The Resilience Project

The Resilience Project

A few months ago, long before we had even heard of Covid-19, I watched a young man being interviewed on breakfast TV. I was so impressed I went out and bought his book which was equally impressive. 

Hugh van Cuylenburg was a primary school teacher who spent 12 months volunteering and living at an underprivileged school in the Himalaya. He came to realise that despite the underprivileged community the children were from, they were remarkably positive. By contrast, back in Australia Hugh knew that all too many children struggled with depression, social anxieties and mental illness. His own little sister had been ravaged by anorexia nervosa.

How was it that young people he knew at home, who had food, shelter, friends and loving family, struggled with their mental health, while these kids seemed so contented and resilient? He set about finding the answer and in time came to recognise the key traits and behaviours these children possessed were gratitude, empathy and mindfulness.

When he returned to Australia, Hugh set about studying and researching how to help our young people gain this resilience. He set up a programme which he took into schools, Melbourne Storm Rugby league club and then the wider NRL. He spoke to Richmond Football club and the programme then spread to other AFL clubs; the Australian cricket team; and schools and organisations all over Australia.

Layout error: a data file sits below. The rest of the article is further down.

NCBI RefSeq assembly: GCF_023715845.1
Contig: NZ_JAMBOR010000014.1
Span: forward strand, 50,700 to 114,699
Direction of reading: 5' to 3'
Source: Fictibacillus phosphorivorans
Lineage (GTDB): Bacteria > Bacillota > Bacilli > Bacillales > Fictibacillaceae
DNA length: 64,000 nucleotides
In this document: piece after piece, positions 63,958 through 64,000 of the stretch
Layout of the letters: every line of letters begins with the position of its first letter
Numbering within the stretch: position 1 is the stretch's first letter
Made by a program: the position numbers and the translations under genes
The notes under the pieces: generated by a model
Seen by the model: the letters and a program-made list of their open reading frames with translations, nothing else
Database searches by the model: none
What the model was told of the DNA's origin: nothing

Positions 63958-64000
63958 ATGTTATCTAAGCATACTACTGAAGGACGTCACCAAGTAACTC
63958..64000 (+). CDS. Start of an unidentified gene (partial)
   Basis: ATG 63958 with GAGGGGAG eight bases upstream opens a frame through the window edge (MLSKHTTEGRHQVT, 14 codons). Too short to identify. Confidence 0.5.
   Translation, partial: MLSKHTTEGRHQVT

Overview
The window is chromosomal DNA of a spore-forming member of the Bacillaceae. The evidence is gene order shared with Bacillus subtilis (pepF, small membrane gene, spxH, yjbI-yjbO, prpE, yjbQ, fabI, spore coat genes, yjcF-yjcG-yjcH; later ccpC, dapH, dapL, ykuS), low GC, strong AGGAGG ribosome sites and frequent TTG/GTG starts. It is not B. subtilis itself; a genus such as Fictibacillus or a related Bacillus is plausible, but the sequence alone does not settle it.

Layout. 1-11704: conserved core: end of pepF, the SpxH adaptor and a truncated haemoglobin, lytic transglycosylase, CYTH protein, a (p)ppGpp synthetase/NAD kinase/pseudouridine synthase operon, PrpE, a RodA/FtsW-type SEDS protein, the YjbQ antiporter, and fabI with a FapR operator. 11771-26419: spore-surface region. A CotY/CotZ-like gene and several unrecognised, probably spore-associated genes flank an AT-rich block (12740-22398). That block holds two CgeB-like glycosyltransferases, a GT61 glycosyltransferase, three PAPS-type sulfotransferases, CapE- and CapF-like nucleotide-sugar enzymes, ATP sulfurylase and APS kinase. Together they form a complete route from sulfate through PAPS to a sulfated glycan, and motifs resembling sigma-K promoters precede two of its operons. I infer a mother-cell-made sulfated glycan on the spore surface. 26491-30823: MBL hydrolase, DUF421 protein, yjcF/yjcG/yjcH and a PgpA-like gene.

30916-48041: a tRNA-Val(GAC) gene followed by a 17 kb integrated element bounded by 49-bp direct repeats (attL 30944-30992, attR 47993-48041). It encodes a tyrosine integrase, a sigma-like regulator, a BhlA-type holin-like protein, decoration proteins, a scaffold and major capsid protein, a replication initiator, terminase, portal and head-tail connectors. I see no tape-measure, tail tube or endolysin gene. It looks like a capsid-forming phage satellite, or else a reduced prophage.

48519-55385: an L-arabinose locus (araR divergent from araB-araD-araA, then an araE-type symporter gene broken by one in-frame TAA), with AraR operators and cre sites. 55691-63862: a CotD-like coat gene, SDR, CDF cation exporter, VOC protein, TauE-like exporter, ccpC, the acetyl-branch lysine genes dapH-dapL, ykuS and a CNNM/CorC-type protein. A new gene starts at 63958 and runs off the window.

The full title of this book is ‘The Resilience Project: finding happiness through gratitude, empathy and mindfulness’. As one review of this book said “Happiness is not the end result of what you have, but of the person you are and what you can do for others. Daily practice of gratitude, empathy and mindfulness as illustrated in this book take you a long way to achieving this”.

The Resilience program follows what it calls the GEM method, practised daily

1. Gratitude
– what are three things that went well for you today?
– what are you looking forward to most about tomorrow?

2. Empathy
 – think about someone you know who is going through or has gone through a tough time.  What could you say to them?

3. Mindfulness
– Go for a walk and think about three things you can see, three things you can hear, three things you can feel.

Overwhelmed by the demand for him to speak to groups and schools, Hugh took on a partner (Martin Heppell) to help with the presentations. My daughter-in-law is a teacher/leader at Knox Grammar School.  Because I had talked so much about this remarkable book, when the school engaged Martin Heppell to help set up their resilience project, Michelle invited me to come along and hear Martin speak to the parents. He spoke for two hours non-stop without any notes to an audience totally engrossed I what he was saying.

Now that you have time on your hands at home, this is a book I recommend you read.